By Kristo Torgersen
“It starts as rain or snow falling on Scotland’s highest mountain—Ben Nevis. Either as rain or melting snow it percolates the thin layer of peat soil until it reaches the granite rock and unable to penetrate it, runs under the surface until emerging in Coire Leish or Coire na Ciste. The outflows from these two mountain lochans, located well over 3000’ above sea level, make their way spilling over the blue and pink granite rocks of the mountain’s rugged north face until they join together as the Alt a Mhullin continuing on in the valley between Ben Nevis and Carn Mor Dearg.” —Ben Nevis Distillery
These poetic words adorn a bottle of gold-medal whiskey from the oldest legal distillery in Scotland, Ben Nevis—the source of distinguished single malts and the mountain crucible of British alpinism. This is where generations of alpinists, whether in wool knickers or Gore-Tex, developed mountain equipment and cut their teeth for expeditions to the great ranges of the world. It’s a place renowned for terribly stormy weather and long approaches to “short” climbs. It’s a place that honors style and demands an honest Scot’s prudence to climb routes only in “full” wintry conditions. It’s where Yvon Chouinard visited over 40 years earlier to test himself on Scotland’s hardest routes and compare the performance his own curved-pick Chouinard Zero ice tool with the angled-pick design of his Scottish contemporary, Hamish MacInnes. And it’s where Walker Ferguson, responsible for field testing all of Patagonia’s most technical products, has brought us to be guinea pigs with our own latest prototypes.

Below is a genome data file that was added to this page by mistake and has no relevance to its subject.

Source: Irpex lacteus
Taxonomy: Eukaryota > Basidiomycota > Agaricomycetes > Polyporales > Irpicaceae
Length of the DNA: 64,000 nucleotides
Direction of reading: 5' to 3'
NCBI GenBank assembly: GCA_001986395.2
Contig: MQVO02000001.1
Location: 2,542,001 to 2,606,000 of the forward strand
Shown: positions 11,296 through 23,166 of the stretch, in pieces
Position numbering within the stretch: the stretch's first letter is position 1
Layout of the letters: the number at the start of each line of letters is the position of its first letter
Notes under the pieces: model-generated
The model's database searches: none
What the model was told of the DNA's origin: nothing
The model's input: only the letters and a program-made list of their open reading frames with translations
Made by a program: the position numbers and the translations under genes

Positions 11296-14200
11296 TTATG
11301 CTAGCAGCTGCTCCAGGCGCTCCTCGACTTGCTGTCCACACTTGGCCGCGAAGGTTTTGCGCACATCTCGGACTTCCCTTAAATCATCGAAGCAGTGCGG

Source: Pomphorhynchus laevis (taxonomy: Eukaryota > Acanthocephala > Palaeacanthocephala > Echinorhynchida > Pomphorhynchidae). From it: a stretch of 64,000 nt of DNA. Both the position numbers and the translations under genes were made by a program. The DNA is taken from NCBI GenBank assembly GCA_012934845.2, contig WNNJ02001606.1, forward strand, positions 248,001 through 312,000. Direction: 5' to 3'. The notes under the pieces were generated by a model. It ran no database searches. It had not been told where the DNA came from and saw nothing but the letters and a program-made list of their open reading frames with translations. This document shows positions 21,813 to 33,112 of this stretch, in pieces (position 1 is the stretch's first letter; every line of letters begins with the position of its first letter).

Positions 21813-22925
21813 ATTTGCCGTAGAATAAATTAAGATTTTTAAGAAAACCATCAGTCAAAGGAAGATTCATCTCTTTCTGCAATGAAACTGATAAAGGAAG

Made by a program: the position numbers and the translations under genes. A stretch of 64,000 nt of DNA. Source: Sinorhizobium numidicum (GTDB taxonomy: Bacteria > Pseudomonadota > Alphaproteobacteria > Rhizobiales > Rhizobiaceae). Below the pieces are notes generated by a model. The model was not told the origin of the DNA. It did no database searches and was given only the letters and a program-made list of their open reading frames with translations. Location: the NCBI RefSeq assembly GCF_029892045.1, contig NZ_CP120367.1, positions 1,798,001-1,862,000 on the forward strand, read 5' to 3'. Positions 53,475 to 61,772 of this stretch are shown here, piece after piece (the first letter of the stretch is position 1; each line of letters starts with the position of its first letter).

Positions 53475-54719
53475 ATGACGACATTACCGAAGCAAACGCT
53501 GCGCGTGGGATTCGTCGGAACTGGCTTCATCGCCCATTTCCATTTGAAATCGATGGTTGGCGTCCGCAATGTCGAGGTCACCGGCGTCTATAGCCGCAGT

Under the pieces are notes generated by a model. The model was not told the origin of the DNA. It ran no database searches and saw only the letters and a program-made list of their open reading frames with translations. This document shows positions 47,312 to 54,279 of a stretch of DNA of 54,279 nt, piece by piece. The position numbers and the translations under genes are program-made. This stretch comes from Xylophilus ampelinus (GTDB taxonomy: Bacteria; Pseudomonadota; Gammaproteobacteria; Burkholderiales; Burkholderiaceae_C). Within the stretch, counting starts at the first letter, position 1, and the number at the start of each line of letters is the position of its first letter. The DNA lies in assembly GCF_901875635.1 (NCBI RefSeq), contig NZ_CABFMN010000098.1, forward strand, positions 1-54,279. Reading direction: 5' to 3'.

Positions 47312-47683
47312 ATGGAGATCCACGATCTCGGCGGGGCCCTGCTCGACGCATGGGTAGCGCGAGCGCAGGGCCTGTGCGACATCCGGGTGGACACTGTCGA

Above: Jon Bracey navigates the exit on Gemini, Ben Nevis, Scotland. Photo: Kristo Torgersen